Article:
Annapolis, December 28.-For the
first time in the history of the Naval
Academy a midshipman was this
morning placed on trial for hazing.
The defendant before the court mar?
tial is T. Coffin, Jr., of Carson City,
Nevada. He is accused of having
hazed Midshipman Jerdone P. Klm
brough. fourth class, of Tennessee on
CHANCELLOR HILL DEAD.
Athens, Ga., December 28.-Dr.
Walter B. Hill, chancellor of the Uni?
versity of Georgia, died this, morning
of pneumonia after a brief illness.
Danger of Cold and How to Avoid
?More fatalities have their origin in
or result from a cold than from any
other cause. Tins fact alone should
make people in?,ie careful as there
no danger whatever from a cold when
it is properly treated in the beginning.
For many years Chamberlain's Cough
Remedy has been recoginzed as the
most prompt and effectual medicine in
use for this disease. It acts on na?
ture's plan, loosens the cough, relieves
the lungs, opens the secretions and
aids nature in restoring the system to
a healthy condition. Sold by all drug?
Roosevelt to a Greenville Mother.
Mrs. O. L. Henry has a personal
letter direct from President Roose?
velt that has made her Christmas a
very happy one. Her son, Allen Hen?
ry, is a bugler in the navy, having
served for two years on the Brooklyn.
The other day he was transferred to
the New York navy yard. He is not
? constitutionally strong, and Mrs. Hen
jry feared the effect upon his health
I of the New York climate in mid?
More in a spirit of jest than any?
thing else, and not really hoping for a
' reply, she wrote to President Roose?
velt, asking that the lad be ordered
to some southern port during the win?
ter. Yesterday she was very much
surprised to receive a letter on the
heavy dead-white stationery of the
; White House. It was a typewritten
assurance that her boy had at her re?
quest been transferred to Norfolk, and
was signed in the president's own pe?
culiar handwriting, "Theodore Roose?
velt." The letter will be very much
prized by Mrs. Henry. Her son will
soon complete his enlistment with an
excellent record. Mr. Henry said yes?
terday that he did not know whether
he would re-enlist.-Greenville News.
?Before we can sympathize with
others, we must ha\e suffered our?
selves." No one can realize the suf?
fering attendant upon an attack of
grip, unless he has had the actual ex?
perience. There is probably no dis?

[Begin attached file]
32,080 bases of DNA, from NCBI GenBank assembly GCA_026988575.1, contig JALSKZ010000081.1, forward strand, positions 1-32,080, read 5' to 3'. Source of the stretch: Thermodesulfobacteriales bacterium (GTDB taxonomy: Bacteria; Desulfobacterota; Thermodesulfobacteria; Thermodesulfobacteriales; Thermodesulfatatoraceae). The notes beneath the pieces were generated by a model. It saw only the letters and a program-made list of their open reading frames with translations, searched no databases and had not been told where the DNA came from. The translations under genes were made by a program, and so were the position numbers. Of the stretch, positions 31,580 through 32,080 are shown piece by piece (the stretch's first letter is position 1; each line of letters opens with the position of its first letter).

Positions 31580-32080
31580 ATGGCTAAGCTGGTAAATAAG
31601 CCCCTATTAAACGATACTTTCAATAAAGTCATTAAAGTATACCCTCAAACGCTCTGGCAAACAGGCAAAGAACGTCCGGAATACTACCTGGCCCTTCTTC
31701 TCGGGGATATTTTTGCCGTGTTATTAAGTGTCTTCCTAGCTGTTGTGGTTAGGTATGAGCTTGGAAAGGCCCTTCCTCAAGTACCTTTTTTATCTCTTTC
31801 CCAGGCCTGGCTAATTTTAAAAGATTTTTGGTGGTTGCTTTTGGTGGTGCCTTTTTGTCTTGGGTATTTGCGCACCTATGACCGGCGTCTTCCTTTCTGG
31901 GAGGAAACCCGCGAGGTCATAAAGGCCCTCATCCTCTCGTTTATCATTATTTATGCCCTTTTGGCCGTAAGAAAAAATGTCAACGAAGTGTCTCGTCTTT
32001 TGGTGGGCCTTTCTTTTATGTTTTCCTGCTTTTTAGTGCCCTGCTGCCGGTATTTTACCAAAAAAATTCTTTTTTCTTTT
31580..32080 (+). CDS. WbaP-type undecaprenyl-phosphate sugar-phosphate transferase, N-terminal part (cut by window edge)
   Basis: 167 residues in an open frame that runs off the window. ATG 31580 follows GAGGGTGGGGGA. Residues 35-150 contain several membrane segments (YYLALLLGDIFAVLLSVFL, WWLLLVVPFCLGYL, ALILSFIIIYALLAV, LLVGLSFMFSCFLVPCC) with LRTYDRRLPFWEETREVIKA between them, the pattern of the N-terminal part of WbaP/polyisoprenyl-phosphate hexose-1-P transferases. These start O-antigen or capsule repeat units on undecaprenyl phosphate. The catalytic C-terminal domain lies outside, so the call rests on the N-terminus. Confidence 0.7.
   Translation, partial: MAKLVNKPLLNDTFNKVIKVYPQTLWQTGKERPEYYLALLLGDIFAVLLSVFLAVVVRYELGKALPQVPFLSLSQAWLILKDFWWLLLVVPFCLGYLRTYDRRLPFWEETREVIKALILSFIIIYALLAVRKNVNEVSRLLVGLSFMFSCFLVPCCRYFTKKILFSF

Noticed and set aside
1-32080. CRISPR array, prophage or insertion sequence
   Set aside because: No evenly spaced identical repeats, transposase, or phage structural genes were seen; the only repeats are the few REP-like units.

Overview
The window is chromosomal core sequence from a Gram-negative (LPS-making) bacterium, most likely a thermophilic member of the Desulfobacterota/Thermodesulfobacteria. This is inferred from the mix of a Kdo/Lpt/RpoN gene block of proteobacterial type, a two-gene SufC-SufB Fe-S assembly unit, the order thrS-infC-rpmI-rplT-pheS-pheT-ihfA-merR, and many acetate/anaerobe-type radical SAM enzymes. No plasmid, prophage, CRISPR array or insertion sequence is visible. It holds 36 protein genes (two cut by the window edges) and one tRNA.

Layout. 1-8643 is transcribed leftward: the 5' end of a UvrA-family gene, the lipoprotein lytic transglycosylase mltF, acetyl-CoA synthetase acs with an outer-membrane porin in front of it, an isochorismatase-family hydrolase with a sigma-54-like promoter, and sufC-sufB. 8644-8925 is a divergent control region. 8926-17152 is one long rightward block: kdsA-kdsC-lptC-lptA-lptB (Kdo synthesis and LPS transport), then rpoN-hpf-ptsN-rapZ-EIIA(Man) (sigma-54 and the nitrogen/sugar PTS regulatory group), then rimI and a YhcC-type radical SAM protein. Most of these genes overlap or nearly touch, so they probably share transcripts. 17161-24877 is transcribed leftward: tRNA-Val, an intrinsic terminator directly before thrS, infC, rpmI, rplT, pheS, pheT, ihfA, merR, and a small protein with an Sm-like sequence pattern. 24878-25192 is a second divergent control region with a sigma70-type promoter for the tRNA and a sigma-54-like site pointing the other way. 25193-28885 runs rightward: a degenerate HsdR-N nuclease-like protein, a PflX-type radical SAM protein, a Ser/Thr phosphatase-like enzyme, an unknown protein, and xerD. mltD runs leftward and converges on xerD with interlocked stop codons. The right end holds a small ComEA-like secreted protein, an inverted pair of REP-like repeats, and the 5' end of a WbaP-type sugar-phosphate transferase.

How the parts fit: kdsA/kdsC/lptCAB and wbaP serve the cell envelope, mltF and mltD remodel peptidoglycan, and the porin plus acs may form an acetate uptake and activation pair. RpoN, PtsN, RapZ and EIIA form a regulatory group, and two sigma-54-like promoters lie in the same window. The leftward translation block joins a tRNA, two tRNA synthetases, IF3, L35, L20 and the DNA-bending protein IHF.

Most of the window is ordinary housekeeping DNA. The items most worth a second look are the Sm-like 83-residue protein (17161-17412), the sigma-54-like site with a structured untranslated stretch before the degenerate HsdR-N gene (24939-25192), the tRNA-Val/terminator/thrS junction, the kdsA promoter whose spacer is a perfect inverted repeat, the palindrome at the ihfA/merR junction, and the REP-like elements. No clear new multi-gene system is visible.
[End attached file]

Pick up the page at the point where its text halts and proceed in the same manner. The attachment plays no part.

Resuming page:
ease that causes so much physical and
mental agony, or which so successful?
ly defies medical aid. All danger from
the grip, however, may be avoided by
the prompt use of Chamberlain's
Cough Remedy. Among the tens of
thousands who have used this remedy,
not one case has ever been reported
that has resulted in pneumonia or
that has not recovered. For sale by
all druggists. 1
N. Q. Ostee
, Jr., Dentist,
-18 West Liberty Street, Over
Sumter Book Store.
Hours : 8.30 to 1: 2 to 6.
OFFICE PHONE 30. HOUSE PHONE 382.
G. R. BARRINGER,
Office over China's Drug Store. - Phone 350.
Office hours-8 a m. to 1 p. m.; 2 p. m. to 5 30 p. m.
WE GU" ABD OUR PAT EONS' INTERESTS
The farmers' Bank anil Trost Co.
Capital Stock $60,000. -:
-:- Undivided Profits $4.000?
C. G. Rowland, Prst. E. F. Haynsworth, V. Prsfc.
E. L. Edmunds, CashieT.
Deposits Sept 30, end of 2d
quarter after organization, $170,
Liability of stockholders, in
addition to capital stock, $60,000?
A general banking business.
Solicits your patronage and
guarantees every courtesy con?
sistent with good business met?*
eep the Cold Out
By buying one of our many styles of
They are great fuel savers.
Come and see our large stock of Cook Stoves
and Ranges. We have the right prices._
And a large&ssortment of other makes of Guns
that should please the most fastidious hunts?
Use our celebrated Paint: De
voe, New Era and Hammer, and
rvs*! '. v\ o
Stimmt ie L&asi l*ime.
Effective August 6, 1905.
Passenger Trains arriving and leaving Sumter,
Train 35 Florence to Auguste Arrives 5 15 am
" 64 Columbia to Wilmington ** 8 10 am
" *77 Floretee to Sumter " 9 20 aw
u *57 Gibson to Sumter " 9 -'0 am
u 52 Charleston to Greenville Leaves 9 31 aa
u 46 OrangebuTK to Charleston (Tuesd'yjThnrsd'yjSatnrd'y) " 9 35 aro
" *78 Sumter to Lucknow Leaves 9 ?0 am
vt *77 Lucknow to Sumter Arrives 6 00 pm
M 53 Greenville and Columbia to Charleston M 6 30 pro
u 32 Augusta to Florence ** 6 30 pm
u *56 Sumter to Gibson 44 6 50 pm
" *76 Samter to Florence Leaves 7 10 pm
" 47 Charleston to Orangeburg (Tue8d,y,Thnrsd,y,SatUi.Jy) * 8 20 pm
* 55 Wilmington to Columbia rt 9 35 pro
" 78 Sumter to Bishopville Leaves 9 50 am.
u 77 Bishopville to Sumter . Arrives 6 00 pm
Freight Trains carrying Passengers.
: r .in *24 Sumter to Hartsrille Leaves 8 15 am
" *19 Sumter to Bobbins: Leaves 10 00 am
44 *20 bobbins to Sumter Arrives 7 30 am
" Hurtsville to Sumter Arrives 9 10 ppr
Train *70 Camden to Samter
M *71 Sumter to Camden
*' *68 Camden to Sumter
44 *72 Wilson >\liil to Sumter
" *73 Sumter to Wilson Mill ?
" *89 Sumter to Camden
Trains marked * daily tzoapt Sunday ; all other trains daily
For farther information, apply to
J. T. CHINA. Ticket Aeent A.
9 00 aro.
9 36 am
5 45 pm
12 30 pm
3 30 pro
6 31 pm
The South's Greatest System
Unexcelled Dining Car Service.
Through Pullman Sleeping Cars on all
Convenient schedules on all local trains.
Winter Tourist Rates are now in effect to all
For full information as to rates, routes, etcn
consult nearest Southern Railway Ticket
Agent, or R. W. Hunt,
Division Passenger Agent,
Charleston, S. C.
Asst Gen. Pass. Agent
^ i TO THE MERCHANT: If you haven^Red Meat To^ in stock,^write^the factory-we wiil supply you^ ?. ^ ??
. ?TO ANY CHEWER of tobacco who will cut out and mail us this advertisement,we will mail him a card which will entitle him to one 5c cut of Red Meat Tobacco FREE at any store handling this brand.
_mmnu.|. | [ ^ ^ JU__^__ .Ul _ ^Manufactured Only by | Liipfert-Scales Cc.,, ^||n|^tOD"S^'|em' ^ _ imm i nu mi m.IHIHIMH_ nw i mini mi._-_:?_m unwin IT-^